Tenants – especially younger ones – are paying closer attention to energy efficiency
More than half of private renters (58%) would less likely consider renting a property that is energy inefficient or has an EPC rating of ‘D’ or below.
Citing the findings in its Confronting the EPC Challenge report, specialist lending bank Shawbrook said that young private renters are particularly engaged on energy efficiency, with 72% of renters aged 18 to 34 saying they always check the EPC rating of a property before making any decisions.
The lender noted that with energy costs expected to stay high during this winter and beyond, energy efficiency has become an increasing priority for many homeowners and tenants.
Still, the research, which surveyed over 1,000 private renters, also found a significant knowledge gap surrounding energy efficiency ratings.
Just 7% of respondents felt they “know a lot” about EPC requirements, while a quarter (27%) of tenants say they have heard of EPC requirements but “don’t know anything about them.” A further quarter (27%) had never heard of them, with half (56%) of renters admitting to not knowing the rating of their current property.
Previous research from Shawbrook showed that the energy crisis had pushed more landlords to make improvements to their properties. A quarter (26%) have made energy efficiency upgrades to help reduce energy bills for their tenants.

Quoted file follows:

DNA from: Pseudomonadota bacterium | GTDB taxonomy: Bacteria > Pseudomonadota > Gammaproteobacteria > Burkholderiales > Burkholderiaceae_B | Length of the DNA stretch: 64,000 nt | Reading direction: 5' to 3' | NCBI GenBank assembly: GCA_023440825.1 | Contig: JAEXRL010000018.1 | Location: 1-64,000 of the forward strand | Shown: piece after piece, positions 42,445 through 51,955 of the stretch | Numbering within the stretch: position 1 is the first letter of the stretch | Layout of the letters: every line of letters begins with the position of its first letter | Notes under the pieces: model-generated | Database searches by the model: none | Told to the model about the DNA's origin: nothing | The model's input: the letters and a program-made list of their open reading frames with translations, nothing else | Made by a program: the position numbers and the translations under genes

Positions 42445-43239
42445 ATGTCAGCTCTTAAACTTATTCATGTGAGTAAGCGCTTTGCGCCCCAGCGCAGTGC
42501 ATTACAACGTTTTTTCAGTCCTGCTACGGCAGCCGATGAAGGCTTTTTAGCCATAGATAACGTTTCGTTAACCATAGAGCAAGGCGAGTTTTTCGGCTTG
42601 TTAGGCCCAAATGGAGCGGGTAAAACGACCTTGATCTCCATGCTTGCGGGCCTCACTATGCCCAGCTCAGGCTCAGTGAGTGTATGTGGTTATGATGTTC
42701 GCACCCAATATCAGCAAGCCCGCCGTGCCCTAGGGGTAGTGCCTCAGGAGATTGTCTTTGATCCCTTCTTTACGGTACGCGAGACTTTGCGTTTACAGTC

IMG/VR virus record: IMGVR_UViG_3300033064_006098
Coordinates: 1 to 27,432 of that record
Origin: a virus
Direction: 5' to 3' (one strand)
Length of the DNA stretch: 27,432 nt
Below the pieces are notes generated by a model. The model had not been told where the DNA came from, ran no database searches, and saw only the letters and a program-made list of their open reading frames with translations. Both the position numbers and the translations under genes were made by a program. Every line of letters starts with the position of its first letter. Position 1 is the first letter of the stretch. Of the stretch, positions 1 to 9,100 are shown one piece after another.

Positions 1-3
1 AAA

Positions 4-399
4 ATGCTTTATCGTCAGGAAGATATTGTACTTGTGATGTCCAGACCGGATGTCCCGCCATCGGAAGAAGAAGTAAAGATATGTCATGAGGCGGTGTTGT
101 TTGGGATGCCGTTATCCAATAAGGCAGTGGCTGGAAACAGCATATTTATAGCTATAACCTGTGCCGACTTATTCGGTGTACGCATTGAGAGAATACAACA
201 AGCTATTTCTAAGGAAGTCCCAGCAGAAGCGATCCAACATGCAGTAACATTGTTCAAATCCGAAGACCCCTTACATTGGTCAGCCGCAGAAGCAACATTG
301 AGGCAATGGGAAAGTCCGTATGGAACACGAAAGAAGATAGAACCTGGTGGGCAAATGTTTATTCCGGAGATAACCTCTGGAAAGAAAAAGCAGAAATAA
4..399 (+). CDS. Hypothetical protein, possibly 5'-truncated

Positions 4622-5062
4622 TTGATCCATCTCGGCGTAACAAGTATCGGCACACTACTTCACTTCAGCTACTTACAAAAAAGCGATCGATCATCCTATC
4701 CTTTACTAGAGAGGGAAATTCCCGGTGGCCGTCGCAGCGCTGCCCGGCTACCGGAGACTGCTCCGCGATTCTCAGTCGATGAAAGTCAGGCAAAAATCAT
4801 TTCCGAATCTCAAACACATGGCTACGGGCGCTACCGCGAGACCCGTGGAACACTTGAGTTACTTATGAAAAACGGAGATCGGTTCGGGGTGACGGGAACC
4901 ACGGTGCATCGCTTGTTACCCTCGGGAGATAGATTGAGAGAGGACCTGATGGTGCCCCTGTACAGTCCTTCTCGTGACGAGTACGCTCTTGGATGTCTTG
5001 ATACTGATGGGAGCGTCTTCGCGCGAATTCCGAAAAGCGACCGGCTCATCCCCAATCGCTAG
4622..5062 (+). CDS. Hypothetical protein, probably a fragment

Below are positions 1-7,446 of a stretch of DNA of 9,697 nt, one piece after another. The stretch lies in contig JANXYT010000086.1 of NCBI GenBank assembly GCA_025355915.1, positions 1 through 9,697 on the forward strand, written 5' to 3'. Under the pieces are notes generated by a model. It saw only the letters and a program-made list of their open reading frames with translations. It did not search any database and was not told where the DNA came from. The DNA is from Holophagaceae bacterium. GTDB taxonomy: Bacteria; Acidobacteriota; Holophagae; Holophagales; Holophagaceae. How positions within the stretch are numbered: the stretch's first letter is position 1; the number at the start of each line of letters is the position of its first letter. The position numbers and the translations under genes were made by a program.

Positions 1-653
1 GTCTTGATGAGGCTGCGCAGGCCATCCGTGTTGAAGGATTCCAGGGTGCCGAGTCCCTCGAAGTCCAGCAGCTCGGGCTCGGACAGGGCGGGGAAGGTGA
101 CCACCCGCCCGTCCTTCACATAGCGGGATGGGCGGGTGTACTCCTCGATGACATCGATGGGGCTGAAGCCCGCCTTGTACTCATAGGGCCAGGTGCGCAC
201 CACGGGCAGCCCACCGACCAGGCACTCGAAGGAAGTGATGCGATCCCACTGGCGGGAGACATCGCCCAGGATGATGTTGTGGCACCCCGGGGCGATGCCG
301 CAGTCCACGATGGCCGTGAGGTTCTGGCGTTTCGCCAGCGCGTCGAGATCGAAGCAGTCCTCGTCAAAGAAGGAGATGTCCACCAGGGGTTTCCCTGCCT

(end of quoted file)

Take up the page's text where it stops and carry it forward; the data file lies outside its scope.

“With an unprecedented energy crisis, the energy efficiency rating of our homes has become increasingly important,” Emma Cox (pictured), managing director of real estate at Shawbrook Bank, said. “However, the research also indicates that we, as an industry, still have much to do in terms of educating those in the rental market on this issue.
“Interestingly young renters are paying closer attention to the energy efficiency of their properties. While we don’t know whether this is driven more by cost or an interest in sustainability, landlords should assume that it’s only going to increase in importance for tenants.
“Landlords are already making changes to their properties to support their tenants and bring their properties up to the standard that is likely to soon be expected. However, this can be a costly exercise, particularly with the increasing costs of materials and labour.”